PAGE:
Saturday, December 18, 2004

A Very Long Engagement

In late November, Viv and I were happy to attend a Cinema Seattle preview screening of Jean-Pierre Jeunet's newest film, A Very Long Engagement. The film stars Audrey Tatou, who also had the lead in Amèlie. The film concerns a young woman's search for her fiancé, missing in the trenches of the First World War. Based on a novel, the film is long and ambitious, and generally succeeds. The nostalgia that Jeunet winked at in his depiction of a lovers' Paris in Amèlie is in full flower. Nearly every frame of the movie tenderly dotes upon the glories of France. Picturesque country farmhouses, the magnificence of Paris in the early twentieth century, and the valor and inventiveness of the French poilu on the lines on the Great War unspool with self-assurance.

All this viewing en rose would be insufferably – ah - cheesy in the hands of any other exponent of Gaul. When he resurrects a demolished Parisian public market, or one of the city's four great train stations on screen, it's like a visit from a loved one who perished in flame and fire. Americans may not be familiar with the landmarks, possibly undermining the appeal Jeunet is shooting for. As for me, I’m a certified cheese-monkey, and gleefully nibbled every stinky slice.

The film is structured as a mystery. After the war’s end, Tatou's polio-lame slip of a girl marshals facts and finds clues to the fate of a group of condemned prisoners among which was counted her beau. As she closes in, Jeunet flashes back to the trenches. The prisoners are all soldiers who have either deliberately or accidentally been shot in the hand and found guilty of the capital offense of self-mutilation. The method of execution chosen is to send the group into the teeth of German fire, alone and unarmed.

The film explores the personal stories of each of the men. The trenches themselves are rendered, as one might expect from Jeunet, with broad scale and muddy, half-flooded relish.

Jeunet intends to offset his nostalgia by slamming us into the trenches, looking at the cost of the Great War. He effectively relates the brutality and filth of the experience. Yet, Jeunet and Caro’s Delicatessen and City of Lost Children gleefully explored fantastic, failed worlds in which the brave face of beauty still managed to face the day, and his trenches are reminiscent of these dystopias. Therefore, the horrors he presents are blunted and easily taken for fantastic exaggeration. Unfortunately, he does not help his cause when a German biplane appears over the lines in a crucial plot point. The plane is verbally identified as a specific model of German machine with an unmistakable resemblance to a certain animal, which I won’t name so as not to spoil a minor plot point. The airplane seen on screen appears to be a postwar model, and is clearly not the plane spoken of.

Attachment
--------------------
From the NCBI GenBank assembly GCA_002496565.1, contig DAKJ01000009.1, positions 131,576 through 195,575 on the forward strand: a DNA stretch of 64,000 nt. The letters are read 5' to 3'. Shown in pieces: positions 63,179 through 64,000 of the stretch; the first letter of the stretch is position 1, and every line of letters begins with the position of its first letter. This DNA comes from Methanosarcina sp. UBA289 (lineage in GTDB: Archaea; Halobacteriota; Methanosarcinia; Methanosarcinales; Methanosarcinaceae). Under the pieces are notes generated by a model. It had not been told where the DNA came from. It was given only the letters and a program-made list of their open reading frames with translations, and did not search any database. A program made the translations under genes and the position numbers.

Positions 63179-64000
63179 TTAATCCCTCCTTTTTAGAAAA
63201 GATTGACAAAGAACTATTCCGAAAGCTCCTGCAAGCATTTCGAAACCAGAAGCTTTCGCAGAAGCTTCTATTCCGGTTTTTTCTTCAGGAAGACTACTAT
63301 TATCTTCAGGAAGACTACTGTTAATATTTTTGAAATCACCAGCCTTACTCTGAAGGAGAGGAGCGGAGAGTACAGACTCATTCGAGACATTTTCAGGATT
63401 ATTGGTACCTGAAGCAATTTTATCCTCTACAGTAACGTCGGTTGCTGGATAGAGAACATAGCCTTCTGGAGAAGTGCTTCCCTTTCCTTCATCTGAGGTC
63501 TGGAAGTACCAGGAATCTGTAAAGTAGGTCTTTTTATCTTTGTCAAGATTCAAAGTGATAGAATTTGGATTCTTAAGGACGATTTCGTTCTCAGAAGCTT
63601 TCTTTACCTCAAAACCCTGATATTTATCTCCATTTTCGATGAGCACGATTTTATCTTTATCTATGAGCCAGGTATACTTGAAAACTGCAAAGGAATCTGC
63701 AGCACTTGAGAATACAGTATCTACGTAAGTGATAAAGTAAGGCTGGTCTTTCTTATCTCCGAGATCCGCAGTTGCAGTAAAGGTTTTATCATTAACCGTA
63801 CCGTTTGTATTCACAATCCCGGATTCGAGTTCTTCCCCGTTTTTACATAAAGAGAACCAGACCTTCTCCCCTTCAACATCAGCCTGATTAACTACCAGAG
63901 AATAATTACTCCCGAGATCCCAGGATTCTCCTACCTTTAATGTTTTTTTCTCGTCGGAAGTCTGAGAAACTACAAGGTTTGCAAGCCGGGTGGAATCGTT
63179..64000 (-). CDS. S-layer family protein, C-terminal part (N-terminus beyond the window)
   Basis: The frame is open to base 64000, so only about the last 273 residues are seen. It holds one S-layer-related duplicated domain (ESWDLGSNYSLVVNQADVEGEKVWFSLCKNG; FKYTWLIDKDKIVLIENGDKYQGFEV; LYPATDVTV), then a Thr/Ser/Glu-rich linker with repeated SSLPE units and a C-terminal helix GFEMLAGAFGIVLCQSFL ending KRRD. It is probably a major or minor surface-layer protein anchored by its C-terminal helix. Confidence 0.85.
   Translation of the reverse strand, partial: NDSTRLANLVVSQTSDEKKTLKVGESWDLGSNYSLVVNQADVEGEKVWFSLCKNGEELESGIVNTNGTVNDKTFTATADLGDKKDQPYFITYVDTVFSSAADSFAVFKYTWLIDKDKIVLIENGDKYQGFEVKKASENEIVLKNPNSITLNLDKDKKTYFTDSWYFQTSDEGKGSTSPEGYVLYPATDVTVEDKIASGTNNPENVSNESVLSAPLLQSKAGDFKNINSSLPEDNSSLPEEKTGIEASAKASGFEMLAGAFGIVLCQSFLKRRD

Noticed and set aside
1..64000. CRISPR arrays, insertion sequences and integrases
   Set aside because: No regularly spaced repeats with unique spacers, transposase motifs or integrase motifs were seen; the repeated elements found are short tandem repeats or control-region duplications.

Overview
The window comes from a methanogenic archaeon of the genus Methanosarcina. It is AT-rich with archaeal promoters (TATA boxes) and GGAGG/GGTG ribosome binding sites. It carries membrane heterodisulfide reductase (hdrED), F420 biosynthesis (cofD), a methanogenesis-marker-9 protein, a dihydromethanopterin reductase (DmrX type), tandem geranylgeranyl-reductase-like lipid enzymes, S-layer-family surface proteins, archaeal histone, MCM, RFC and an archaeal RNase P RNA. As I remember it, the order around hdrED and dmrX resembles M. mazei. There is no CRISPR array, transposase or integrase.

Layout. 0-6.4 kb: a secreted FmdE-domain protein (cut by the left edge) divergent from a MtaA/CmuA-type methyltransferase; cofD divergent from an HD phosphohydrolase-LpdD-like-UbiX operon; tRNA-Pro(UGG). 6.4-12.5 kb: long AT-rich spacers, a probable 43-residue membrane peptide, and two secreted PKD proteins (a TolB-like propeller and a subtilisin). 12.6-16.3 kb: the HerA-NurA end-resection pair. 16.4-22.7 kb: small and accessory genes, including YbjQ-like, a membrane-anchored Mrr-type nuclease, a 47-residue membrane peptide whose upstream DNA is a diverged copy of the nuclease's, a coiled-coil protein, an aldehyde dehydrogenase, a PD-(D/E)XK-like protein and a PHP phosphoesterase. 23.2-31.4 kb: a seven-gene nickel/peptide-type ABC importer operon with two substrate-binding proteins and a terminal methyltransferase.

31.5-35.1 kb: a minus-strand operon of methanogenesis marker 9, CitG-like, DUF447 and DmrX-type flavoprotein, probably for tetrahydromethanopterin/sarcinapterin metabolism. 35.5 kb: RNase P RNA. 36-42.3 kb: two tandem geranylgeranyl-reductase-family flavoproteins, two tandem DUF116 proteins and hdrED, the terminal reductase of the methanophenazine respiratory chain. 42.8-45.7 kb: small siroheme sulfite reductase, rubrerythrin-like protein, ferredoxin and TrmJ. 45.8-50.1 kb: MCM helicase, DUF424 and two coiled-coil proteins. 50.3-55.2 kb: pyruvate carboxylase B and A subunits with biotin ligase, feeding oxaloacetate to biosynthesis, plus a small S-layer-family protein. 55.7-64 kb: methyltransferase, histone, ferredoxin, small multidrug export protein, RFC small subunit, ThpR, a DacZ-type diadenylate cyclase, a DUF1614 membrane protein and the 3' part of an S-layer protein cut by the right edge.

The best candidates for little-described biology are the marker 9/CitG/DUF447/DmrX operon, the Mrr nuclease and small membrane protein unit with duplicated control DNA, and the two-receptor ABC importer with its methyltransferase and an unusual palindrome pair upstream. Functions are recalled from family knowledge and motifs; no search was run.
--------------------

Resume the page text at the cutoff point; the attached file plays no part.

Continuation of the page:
It’s a quibble, surely; but in a postfilm appearance, Jeunet emphasized the verité of his trenches, the lengths to which he and his crew went to achieve an historicist presentation of the halls of mud. If that was indeed his primary goal (something I am skeptical of) he’s failed. I think it’s a forgivable oversight.

The plot's structure is clearly mythic. Our heroine journeys to each of the cardinal directions, departing on each quest from each one of the great train stations of Paris: the Gares du Nord, du Sud, de l'Est and de l'Ouest all make appearances. She journeys to a farm called the End of the World. Eventually, a character descends to the underworld before returning to the surface of the Earth.

From this unlikely set of elements - a nostalgic look at things past; a missing-persons mystery; a gritty war film; and myth - Jeunet has constructed a lovely, sad, and hopeful film that may well appeal to audiences that first saw his work with the justly celebrated Amèlie. As for me, well, I loved it.

I must note, however, that I am a certifiable Francophile, even against my better judgment. As I watched the film, curious, misplaced feelings strongly akin to patriotism stirred in me. Furthermore, I deeply admire Jeunet's films, even the generally dismissed Alien: Resurrection, and so I would say I am likely to find something to admire in anything he does.